Review of literature has delineated a vast number of agents that have been identified as effective in prevention and treatment of mucositis in cancer patients. However, no single agent is universally effective. It is extremely important to prevent mucositis or atleast reduce its severity and complications. Any of the available methods should be thus used singly or in combination to get optimum benefit.




1)      Greenburg MS, Glich M. Burket’s Oral Medicine and Treatment, 10th ed. Noida: Gopson Papers Limited; 2003.

2)      Orad RA, Blanchaert RH. Oral Cancer. The Dentist’s Role in Diagnosis, Management, Rehabilitation and Prevention. 1st ed. London: Quintessence Publishing Co, Inc.; 2000.

3)      Velez I, Tamara LA, Mintz S. Management of oral mucositis induced by chemotherapy and radiotherapy: An update. Quintessence International, Volume 35 (2), 2004; 129-35.

4)      Barker G, Loftus L, Cuddy P, Barker B. the effects of sucralfate suspension and diphenhydramine syrup plus kaolin-pectin on radiotherapy-induced musocitis. Oral Surg Oral Med Oral Pathol 1991; 71: 288-93.

5)      Epstein JB, Moore PS. Benzydamine hydrochloride in prevention and management of pain in oral mucositis associated with radiation therapy. Oral Surg Oral Med Oral Pathol 1986; 62: 145-48.

6)      Stokman MA, Spijkervet FKL, Boezen HM, Schouten JP, Roodenburg JLN, Vries EGE. Preventive Intervention Possibilities in Radiotherapy- and Chemotherapy-induced Oral Mucositis: Results of Meta-analyses. J Dent Res 2006; 85 (8): 690-700.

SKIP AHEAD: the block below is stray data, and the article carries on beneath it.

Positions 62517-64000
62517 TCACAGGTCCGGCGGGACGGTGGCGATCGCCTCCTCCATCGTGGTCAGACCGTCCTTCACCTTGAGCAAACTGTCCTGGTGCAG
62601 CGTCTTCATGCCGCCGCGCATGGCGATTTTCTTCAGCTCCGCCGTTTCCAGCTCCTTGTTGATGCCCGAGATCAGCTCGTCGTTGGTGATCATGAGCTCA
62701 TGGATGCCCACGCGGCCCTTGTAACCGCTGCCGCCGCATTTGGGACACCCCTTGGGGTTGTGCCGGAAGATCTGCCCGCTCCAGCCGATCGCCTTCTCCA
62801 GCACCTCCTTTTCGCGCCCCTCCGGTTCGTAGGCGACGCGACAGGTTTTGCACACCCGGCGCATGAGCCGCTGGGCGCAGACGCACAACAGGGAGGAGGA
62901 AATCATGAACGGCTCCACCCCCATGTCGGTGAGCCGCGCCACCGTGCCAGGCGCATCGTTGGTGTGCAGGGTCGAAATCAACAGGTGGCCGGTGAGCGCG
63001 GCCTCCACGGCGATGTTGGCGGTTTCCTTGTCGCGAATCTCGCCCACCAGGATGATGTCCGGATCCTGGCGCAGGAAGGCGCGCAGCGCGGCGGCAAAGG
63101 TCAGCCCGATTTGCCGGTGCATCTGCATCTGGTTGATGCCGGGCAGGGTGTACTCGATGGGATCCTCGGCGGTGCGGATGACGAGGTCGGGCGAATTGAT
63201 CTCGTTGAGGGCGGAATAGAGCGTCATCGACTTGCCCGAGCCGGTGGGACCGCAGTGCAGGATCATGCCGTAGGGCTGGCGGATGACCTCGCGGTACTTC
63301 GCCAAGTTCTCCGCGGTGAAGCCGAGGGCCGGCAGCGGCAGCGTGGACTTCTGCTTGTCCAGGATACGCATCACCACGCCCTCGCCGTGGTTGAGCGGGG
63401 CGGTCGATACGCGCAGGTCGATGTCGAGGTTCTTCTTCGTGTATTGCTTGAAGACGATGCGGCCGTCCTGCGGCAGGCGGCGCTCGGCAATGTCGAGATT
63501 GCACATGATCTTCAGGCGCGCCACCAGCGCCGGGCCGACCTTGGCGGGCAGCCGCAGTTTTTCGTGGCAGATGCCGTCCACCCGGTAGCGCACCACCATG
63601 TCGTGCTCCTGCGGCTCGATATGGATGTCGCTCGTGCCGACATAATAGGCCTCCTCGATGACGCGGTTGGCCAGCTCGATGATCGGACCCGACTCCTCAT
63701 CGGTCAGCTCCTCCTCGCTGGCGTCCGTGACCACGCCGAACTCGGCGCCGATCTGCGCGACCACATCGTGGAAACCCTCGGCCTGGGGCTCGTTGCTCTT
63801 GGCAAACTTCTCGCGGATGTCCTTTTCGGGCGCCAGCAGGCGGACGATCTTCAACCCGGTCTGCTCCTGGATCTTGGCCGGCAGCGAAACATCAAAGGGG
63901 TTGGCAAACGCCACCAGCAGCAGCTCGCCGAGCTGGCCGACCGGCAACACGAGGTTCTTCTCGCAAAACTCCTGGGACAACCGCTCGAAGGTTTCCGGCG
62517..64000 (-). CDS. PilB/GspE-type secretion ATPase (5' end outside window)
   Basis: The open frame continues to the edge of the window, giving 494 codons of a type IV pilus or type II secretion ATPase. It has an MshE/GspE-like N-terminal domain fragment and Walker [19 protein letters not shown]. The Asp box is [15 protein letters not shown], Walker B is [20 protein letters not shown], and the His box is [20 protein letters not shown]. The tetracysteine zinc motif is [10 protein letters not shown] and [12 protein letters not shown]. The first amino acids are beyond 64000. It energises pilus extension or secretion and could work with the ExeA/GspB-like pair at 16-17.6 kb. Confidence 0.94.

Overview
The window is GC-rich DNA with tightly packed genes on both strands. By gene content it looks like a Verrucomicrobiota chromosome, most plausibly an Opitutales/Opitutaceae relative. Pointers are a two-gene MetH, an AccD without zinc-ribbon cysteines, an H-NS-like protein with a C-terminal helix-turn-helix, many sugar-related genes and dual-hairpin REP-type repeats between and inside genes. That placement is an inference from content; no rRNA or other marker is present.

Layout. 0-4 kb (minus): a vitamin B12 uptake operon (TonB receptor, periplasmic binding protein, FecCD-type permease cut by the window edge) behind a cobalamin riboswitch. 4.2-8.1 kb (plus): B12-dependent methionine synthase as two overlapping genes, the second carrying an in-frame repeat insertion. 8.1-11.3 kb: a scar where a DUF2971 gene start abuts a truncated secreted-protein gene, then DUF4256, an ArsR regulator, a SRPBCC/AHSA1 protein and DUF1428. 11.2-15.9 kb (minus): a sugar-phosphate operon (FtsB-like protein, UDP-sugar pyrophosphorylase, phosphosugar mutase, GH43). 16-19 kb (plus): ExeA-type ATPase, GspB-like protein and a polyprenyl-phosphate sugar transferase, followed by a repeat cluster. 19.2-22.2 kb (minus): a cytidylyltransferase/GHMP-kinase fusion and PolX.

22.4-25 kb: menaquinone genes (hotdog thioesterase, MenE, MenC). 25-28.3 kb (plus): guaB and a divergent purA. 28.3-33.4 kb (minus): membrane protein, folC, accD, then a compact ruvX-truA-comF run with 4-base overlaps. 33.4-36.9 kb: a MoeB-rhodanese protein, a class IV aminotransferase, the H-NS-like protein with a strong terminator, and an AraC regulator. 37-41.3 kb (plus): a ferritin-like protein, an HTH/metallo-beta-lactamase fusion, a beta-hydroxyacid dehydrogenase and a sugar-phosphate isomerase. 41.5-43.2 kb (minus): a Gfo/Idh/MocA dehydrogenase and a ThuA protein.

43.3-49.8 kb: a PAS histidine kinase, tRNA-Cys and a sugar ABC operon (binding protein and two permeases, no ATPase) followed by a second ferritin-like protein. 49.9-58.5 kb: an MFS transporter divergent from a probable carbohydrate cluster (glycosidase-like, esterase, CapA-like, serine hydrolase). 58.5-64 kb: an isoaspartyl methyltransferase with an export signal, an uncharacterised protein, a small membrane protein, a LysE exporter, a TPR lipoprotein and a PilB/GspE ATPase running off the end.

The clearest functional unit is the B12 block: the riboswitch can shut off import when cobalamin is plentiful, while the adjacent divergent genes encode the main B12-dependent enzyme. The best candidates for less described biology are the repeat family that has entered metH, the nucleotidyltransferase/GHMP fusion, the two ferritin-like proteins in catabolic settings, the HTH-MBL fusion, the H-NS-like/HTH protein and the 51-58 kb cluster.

Periodontics - A review ( Basics)

Dr.Rasha Seragelden

Cairo , Egypt


The mouth is home to more than 450 species of microorganisms. Most of these are necessary to maintain healthy teeth and gums; in fact, fewer than 5% have been linked to periodontal (gum) infections. Still, even this small number can do significant damage.

The path to gum disease has many steps, beginning with plaque formation;

 "plaque" is an invisible, sticky film that covers your teeth when starches and sugars in food interact with bacteria normally found in your mouth. Although it is removed each time you brush, plaque can reform within 24 hours. Plaque that stays on your teeth for longer than two or three days can harden under your gum line and turn into tartar. This white substance acts as a reservoir for bacteria and makes plaque even more difficult to brush away. Tartar is bound so tightly to teeth that it can be removed only by a professional cleaning.

The longer that plaque and tartar persist, the more damage they inflict. Initially, they may just irritate and inflame the gingiva, the part of the gum around the base of your teeth. This is commonly known as gingivitis and is the mildest form of gum disease. Its trademark signs include bad breath and swollen, red, bleeding, or receding gums.

Left untreated, however, gingivitis can progress to more severe periodontitis. This final stage of gum disease occurs when ongoing gingivitis leads to the development of pockets between your gums and teeth that fill with more plaque, tartar, and bacteria. Over time, these pockets can spread under your gum tissue and cause infections that may result in tissue or tooth loss.


Heart disease.

Researchers have discovered that people with periodontal disease are much more likely to suffer from coronary artery disease than those without the disease.